As I look to Buddhist philosophy to elucidate this situation, the following dilemma arises:

The idea that we should love without attachment vs. the idea that humans all want the same thing: to be free of pain.

It seems to me that my friend is attempting to reduce his suffering by trying to create something (a normative couple relationship) that he hopes will bring him happiness. I may have a different idea about what will make me happy, but in situations like this, no one is right or wrong, we are all just going through life doing the best we can to avoid suffering, right? There seems little point in believing that I have some great insight into his “inferior” (attachment-based) way of loving. In a way, I see Buddhism as inspiring an anti-theoretical position. But I am also wondering whether the idea that all humans want essentially the same thing (to be free of pain) can be reconciled with theoretical perspectives on love, which leads me to the following (sociological?) question:

What common ground is there between striving to love in normative and non-normative ways?

Tuesday, August 11, 2009

I've decided to answer Gavin's question as a new post as I think it raises some really interesting points and I’d like to hear what other people have to think about it...

Do you think that just because more of you queer 'non-normative' friends are currently in couples they have completely (and forever) rejected their opposition to normative forms of relationship? Are they really trapped in normative coupledom now and forever? And, if they've made an informed choice to go there, rather than slipping into a taken-for-granted relationship norm, is that really such a problem for them (or for you)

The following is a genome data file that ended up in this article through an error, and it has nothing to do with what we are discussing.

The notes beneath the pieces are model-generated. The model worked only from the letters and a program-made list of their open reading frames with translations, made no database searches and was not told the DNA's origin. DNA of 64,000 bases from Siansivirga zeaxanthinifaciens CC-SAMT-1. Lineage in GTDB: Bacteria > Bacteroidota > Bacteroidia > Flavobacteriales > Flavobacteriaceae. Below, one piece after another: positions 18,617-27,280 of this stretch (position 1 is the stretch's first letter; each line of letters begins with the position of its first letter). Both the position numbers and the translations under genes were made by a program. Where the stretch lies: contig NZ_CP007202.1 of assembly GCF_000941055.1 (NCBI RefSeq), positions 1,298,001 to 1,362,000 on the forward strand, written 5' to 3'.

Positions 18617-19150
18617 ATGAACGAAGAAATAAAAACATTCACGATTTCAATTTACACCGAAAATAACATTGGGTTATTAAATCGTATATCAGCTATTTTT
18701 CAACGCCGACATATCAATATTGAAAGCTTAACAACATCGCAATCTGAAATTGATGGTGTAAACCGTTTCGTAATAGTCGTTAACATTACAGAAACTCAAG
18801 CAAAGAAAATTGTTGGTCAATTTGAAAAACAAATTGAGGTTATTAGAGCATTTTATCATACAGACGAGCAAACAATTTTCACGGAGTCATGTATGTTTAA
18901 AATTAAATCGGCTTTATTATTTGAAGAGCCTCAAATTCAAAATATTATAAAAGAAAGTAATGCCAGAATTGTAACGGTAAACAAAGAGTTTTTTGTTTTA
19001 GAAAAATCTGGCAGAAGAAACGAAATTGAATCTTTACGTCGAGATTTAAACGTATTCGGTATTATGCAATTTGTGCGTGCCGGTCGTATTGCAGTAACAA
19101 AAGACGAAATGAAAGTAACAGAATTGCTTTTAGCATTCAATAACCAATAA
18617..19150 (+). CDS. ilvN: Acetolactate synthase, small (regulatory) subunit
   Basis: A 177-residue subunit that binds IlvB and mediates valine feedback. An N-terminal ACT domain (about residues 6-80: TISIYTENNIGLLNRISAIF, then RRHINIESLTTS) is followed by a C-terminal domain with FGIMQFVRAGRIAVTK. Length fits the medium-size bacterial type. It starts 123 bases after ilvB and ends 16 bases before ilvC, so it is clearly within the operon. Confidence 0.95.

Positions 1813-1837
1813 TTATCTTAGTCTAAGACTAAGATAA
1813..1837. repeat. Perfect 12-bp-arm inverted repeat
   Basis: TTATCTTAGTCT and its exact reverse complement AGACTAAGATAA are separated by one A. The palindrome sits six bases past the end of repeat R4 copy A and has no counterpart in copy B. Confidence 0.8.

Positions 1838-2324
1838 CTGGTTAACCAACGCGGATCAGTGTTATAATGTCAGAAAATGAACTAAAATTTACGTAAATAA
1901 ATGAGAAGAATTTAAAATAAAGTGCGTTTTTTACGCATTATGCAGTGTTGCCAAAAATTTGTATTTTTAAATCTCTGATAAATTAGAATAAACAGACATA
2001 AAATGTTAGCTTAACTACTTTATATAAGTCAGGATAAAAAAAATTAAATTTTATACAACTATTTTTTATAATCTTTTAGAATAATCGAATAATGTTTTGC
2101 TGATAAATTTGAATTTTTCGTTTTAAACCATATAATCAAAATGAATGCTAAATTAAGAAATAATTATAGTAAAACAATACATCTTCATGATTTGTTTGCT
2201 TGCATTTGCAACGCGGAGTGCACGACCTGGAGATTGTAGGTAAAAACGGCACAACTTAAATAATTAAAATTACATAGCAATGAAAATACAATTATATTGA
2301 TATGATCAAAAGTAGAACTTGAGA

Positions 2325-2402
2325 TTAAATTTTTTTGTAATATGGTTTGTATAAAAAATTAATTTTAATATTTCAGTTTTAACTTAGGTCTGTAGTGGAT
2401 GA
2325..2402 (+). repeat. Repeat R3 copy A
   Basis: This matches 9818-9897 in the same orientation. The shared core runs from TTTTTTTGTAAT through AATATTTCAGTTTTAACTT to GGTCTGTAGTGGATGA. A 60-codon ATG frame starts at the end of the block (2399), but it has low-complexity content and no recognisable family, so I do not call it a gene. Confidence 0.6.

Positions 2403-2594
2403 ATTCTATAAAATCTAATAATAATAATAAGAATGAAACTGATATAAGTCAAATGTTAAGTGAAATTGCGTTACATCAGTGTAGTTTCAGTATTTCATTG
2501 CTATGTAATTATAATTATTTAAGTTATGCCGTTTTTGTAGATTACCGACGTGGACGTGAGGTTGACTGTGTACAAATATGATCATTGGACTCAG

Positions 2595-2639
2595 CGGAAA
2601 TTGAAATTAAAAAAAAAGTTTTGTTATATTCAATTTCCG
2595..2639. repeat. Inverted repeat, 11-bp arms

I didn't really expand upon this point very well, but it's difficult on a public blog to write too much about couples I know personally! I think you're right to point out that there are many many different ways of doing coupledom, and not all of them have to be tied to mononormativity. By mononormativity I suppose i'm meaning the things we're all supposed to say / do / feel- how coupledom can become a form of ownership, based on rules, restrictions, and contracts rather than upon choice, freedom and mutual respect. This is why I expanded my criteria for who I want to speak to in this research- as i really want to highlight how coupledom can be done differently.

So I suppose the problem I was talking about was partly down to my own doubts that perhaps the decisions I’m making in life are not the right ones. Sometimes it feels like a hard and isolated position to take. But also I suppose my problem was with some people's decisions to turn to coupledom even though it's not a situation they're completely happy with- but they turn to it because it's what's expected, and they can see very few other options. Just to clarify- it’s not their decisions I have a problem with, but the institution of mononormativity itself and how it shapes us. This leads me into a whole other series of points about infidelity and the insights it has given me about the expectations, fears and terrors that mononormativity relies upon. Also there's something to be said about the links between privilege and a rejection of mononormativity. I'll save this for another day!

Why do fools stay in love?

Things you cant do if you're a couple: "You can't leave the house without saying where you're going. You can't not say what time you'll return... You can't be a slob. You can't do less than 50 percent around the house, even if the other person wants to do 100 to 200 percent more housecleaning than you find necessary or even reasonable...You can't sleep apart...You can't not 'communicate your feelings.' Except when those feelings are critical" (Kipnis, 2002)
If not being a couple gives you all sorts of freedoms (and Laura Kipnis suggests these include the pleasures of wearing badly matched clothes, of which I approve), the key question is not so much why do fools not only fall in love, but why on earth do they stay together?